The most popular exchanges for Australians used to be Europe and the UK, but this year’s huge increase in local activity has been focused on city-to-country swaps. Orange and the NSW Central Coast, rural Victoria, coastal towns south of Perth and Queensland’s Sunshine Coast have seen a spike in interest.

A lesser known aspect of exchanging is that it does not always need to happen at exactly the same time, especially when a home is not someone’s primary residence. As Mr Seitam explains: “A reciprocal swap means that you and I will stay in each other’s homes – that can either be at the same time (simultaneous) or at different times (non-simultaneous). Non-reciprocal means that only one of us travels. Non-reciprocal exchanges give you a lot of flexibility but 85 per cent of our exchanges are still reciprocal.”

Although use of the site has changed in the past year, particularly in the trend toward local travel, it hasn’t followed other trends such as last-minute bookings. Many swaps have already been finalised for 2022 and even 2023.

“Our members tend to plan ahead so they’re often booking six to 12 months in advance, but they’re staying flexible given the uncertain situation. That’s much easier when you don’t have an airfare and a hotel that you may have to cancel,” said Mr Seitam.

Cancellations of home exchanges are easier than other aspects of travel as members navigate the situation by simply talking to each other.

“People will have no concern about cancelling a hotel or an Airbnb but with People Like Us, you know the person you’re exchanging with. Cancellations can still happen if life gets in the way but people take their commitments seriously. If they happen, we do everything we can to substitute a new exchange,” he said.

As no cash or credit cards are involved, your money is not held indefinitely and there is no waiting for refunds.

“We don’t allow deposits or exchange fees. It’s extraordinarily cost-effective, indeed the only way that most of us could regularly spend a month in a New York apartment, on a yacht in Martinique or a private island in the UK,” said Mr Seitam.

“People often start exchanging because it’s cheap, but they keep doing it because it’s better.”

HomeExchange, a larger international site with 400,000 listings, has seen its popularity impacted in Australia due to our restrictions.

“Many of our Australia members rely on HomeExchange for international travel as home exchanging offers huge cost savings, especially when traveling internationally for extended periods of time,” said David Bucci, HomeExchange’s head of marketing for North America and Oceania.

“The lockdowns and travel bans have made it hard for Australian members to travel to other countries or accept members into their home. In Australia, for example, the number of exchanges held in June of this year was down 44 per cent compared to the same month in 2019.”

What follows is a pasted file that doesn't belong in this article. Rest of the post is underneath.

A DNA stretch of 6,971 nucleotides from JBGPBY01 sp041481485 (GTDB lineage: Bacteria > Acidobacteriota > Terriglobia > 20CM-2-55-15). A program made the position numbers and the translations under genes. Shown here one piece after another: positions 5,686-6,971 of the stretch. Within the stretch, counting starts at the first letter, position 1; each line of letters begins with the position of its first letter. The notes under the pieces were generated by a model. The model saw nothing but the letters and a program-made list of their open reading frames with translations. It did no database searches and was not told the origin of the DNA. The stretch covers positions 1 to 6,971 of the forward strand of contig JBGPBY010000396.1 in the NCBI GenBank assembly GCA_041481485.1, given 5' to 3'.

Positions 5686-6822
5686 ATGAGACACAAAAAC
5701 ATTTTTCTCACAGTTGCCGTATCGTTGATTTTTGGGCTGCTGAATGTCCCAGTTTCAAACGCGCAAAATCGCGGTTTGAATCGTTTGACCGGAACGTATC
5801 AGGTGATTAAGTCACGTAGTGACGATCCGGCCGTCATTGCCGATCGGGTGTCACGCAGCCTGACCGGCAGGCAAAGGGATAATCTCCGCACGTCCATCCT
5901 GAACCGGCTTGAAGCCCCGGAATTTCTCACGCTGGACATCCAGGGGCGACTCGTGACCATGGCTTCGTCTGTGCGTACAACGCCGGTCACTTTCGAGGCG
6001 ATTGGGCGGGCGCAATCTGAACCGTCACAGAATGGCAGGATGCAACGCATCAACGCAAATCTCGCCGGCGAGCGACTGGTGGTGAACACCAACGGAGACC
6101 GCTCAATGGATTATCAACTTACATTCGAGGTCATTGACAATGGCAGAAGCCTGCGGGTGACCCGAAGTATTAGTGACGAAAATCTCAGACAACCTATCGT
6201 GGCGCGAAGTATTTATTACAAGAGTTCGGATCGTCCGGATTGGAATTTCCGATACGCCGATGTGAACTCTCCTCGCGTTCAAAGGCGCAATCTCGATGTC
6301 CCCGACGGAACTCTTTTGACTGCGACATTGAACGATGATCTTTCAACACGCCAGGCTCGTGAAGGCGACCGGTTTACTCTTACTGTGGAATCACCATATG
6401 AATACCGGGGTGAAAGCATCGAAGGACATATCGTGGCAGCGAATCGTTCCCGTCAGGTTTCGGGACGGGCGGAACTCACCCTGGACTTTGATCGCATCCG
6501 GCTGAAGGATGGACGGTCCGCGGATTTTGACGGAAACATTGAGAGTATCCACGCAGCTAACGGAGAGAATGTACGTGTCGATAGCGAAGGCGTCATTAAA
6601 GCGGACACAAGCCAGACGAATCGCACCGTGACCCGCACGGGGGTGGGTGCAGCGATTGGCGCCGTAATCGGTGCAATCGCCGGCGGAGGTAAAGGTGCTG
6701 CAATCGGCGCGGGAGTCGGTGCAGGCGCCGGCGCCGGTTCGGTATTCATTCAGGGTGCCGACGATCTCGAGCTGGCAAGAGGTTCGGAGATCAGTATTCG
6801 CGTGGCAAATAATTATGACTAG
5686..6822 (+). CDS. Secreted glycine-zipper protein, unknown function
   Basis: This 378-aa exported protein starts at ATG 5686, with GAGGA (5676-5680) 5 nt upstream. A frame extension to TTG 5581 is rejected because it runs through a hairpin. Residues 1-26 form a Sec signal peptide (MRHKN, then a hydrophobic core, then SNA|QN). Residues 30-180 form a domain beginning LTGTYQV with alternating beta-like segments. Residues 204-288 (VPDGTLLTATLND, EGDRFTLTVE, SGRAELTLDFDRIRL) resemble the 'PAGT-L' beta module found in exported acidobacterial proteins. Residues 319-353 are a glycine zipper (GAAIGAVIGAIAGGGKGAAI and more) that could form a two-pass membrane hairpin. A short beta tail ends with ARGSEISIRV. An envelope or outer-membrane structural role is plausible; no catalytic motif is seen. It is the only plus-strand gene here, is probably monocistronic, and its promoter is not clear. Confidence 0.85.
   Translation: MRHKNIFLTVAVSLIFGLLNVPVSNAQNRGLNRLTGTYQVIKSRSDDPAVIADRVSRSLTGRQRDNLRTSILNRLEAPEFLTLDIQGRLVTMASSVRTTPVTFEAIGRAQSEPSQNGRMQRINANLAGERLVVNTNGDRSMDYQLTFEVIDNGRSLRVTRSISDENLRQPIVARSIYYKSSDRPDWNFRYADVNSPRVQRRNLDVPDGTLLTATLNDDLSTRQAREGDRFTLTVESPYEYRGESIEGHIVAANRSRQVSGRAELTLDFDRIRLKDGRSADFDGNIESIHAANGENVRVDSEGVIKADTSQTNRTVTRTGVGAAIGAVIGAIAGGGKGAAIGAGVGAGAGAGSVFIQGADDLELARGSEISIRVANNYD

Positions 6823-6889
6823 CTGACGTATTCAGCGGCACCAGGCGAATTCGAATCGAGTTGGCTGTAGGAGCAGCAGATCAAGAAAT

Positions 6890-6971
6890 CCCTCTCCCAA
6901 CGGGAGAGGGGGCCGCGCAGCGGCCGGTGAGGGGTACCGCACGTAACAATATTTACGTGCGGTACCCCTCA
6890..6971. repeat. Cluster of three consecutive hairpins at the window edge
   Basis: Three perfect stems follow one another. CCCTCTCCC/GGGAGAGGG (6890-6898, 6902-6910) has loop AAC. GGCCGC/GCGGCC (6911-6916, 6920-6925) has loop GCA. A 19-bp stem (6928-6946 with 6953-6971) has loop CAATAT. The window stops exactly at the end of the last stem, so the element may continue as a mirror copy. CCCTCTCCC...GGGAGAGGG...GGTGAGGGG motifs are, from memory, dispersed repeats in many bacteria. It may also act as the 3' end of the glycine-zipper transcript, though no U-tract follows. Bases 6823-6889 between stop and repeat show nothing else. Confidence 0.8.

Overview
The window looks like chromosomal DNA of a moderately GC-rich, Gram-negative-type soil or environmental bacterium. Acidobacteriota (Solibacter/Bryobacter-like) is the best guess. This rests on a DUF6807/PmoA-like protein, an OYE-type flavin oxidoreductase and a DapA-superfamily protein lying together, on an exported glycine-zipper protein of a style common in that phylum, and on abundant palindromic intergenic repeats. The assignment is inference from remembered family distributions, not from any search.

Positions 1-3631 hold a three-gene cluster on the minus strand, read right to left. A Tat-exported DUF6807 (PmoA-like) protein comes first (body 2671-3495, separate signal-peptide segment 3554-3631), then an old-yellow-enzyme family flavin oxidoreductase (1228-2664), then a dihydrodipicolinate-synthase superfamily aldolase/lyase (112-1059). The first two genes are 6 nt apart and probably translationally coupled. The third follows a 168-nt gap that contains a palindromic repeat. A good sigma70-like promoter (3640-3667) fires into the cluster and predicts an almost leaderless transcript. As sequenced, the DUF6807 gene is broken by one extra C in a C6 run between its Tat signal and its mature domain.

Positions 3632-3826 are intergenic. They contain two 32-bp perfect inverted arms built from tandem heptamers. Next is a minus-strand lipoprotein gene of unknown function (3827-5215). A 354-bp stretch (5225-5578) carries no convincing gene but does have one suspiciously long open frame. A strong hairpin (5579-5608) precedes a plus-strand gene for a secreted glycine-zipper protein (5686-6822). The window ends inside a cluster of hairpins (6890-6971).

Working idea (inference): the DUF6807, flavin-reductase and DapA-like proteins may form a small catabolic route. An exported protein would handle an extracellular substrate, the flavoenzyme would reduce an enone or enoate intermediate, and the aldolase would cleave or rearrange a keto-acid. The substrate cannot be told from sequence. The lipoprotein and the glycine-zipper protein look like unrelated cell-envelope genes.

In 2021, booking trends have clearly skewed toward local stays, he said.

“This one is similar to other countries. We are noticing a huge shift to domestic travel. People continually stay closer to home and organise exchanges within their home country. For example, in Australia domestic exchanges represent 68 per cent of global trade, whereas in 2019 it represented only 24 per cent. Unfortunately, which makes things even worse in the country, the lockdowns between states make it even more difficult for domestic travel for our Australian HomeExchange members.”

Anyone can list their home for free. People Like Us has an annual subscription for US$95 for unlimited exchanges. HomeExchange costs US$150 a year.

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Tips for first-time swappers

1 Look for homes in destinations that interest you and send a personalised exchange request. A friendly introduction and explanation about your reason for choosing their home is better than a copy-and-paste email.

2 Don’t ever pay a bond, deposit or others fees to the home owner. No money is involved in home exchanging (except your annual subscription).

3 Organise the exchange through the site’s messaging system, not privately, to ensure safety.

4 If the home owner does not want to stay at your home in return, you can offer them “guest points” (on HomeExchange) or a “globe” (on People Like Us), which you receive as part of your subscription. The home owner can then use these points or globe to stay at another member’s home in a different destination.

5 Agree in advance if you are permitted to use their car, if a pet or plants require care, and if you will clean or pay for a cleaner when you check out.

6 Don’t treat home exchanging like a hotel or Airbnb. Embrace the community, get to know your exchange members and enjoy living like a local for free.